Celebrating my Weight Independence Day!

IMG_20140704_072449Today is another weigh-in Friday. My official weight this morning is 303 lbs. This means I am 49% of the way to my goal weight, and have lost 81 lbs. on my program, and 122 lbs. from my highest weight. I’ve been on the program for 11 weeks, so I have averaged 7.36 lbs. lost per week. At this rate I can expect to be at goal weight in the next four months—though it will likely slow more as I get lower. After that, the rest of the time in my year-long journey will be spent transitioning and learning to maintain my weight, while building up my activities to once again enjoy many of the things I loved when younger.

Today is Independence Day, and I have new reasons to celebrate. I thought for this day, I would share some of the things I am celebrating this year as a result of losing so much weight.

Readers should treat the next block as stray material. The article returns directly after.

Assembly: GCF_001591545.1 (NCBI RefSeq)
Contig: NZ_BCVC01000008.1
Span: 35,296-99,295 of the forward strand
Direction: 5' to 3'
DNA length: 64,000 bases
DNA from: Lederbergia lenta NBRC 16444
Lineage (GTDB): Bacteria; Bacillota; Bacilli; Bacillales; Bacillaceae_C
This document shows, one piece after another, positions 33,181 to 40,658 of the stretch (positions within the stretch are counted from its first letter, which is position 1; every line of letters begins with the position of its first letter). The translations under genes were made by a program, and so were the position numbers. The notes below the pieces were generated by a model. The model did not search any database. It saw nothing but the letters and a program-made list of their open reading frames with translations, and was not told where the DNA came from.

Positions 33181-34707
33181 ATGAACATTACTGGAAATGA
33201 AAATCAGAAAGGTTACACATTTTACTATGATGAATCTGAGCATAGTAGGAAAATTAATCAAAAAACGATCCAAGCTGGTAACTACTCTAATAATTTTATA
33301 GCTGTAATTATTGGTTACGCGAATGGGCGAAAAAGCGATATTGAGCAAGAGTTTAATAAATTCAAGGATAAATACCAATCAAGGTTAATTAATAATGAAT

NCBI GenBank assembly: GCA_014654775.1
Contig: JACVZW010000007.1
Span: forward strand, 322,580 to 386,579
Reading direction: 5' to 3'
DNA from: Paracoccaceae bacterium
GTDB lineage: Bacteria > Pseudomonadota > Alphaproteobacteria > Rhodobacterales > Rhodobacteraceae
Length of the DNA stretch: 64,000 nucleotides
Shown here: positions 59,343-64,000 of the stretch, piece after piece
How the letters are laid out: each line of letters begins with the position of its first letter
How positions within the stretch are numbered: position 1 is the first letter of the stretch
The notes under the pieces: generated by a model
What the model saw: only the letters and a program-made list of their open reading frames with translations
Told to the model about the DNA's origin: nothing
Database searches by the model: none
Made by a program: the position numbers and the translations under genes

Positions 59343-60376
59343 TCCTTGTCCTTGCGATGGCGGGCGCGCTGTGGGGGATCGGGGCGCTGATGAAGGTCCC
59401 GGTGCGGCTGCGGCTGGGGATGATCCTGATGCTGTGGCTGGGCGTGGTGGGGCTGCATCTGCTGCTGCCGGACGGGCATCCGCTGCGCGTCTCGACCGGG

While looking at the scale is fun and interesting—and occasionally stressful—I have to say this is not the best part of losing weight. The best part of losing weight is really hard to put my finger on. The benefits are such that it is hard to measure them to see which one is the single best. So many things about losing weight make me happy that I don’t think I can look at one and say that is the best part, with the possible exception of two things. One is my wife’s smile when she sees how much I’ve lost. She has been my greatest cheerleader in this. Whenever she hears a lower weight she cheers. When I make a choice to stay on program she commends me. When anyone else encourages me to do something that would break my program or knock me out of fat-burn she gets very protective. Second (though only in order reported but not in the level of joy given) is the hugs of my daughters. When my daughters hug me and comment on how far their arms go around me it lifts my spirits. One of my daughters has mentioned several times just how thin my arms are getting. Don’t hear that wrong. I didn’t say skinny. There has never been anything skinny about me. However, I have lost weight all over, especially my arms, legs and face. My abdomen is taking a bit longer, but this is normal.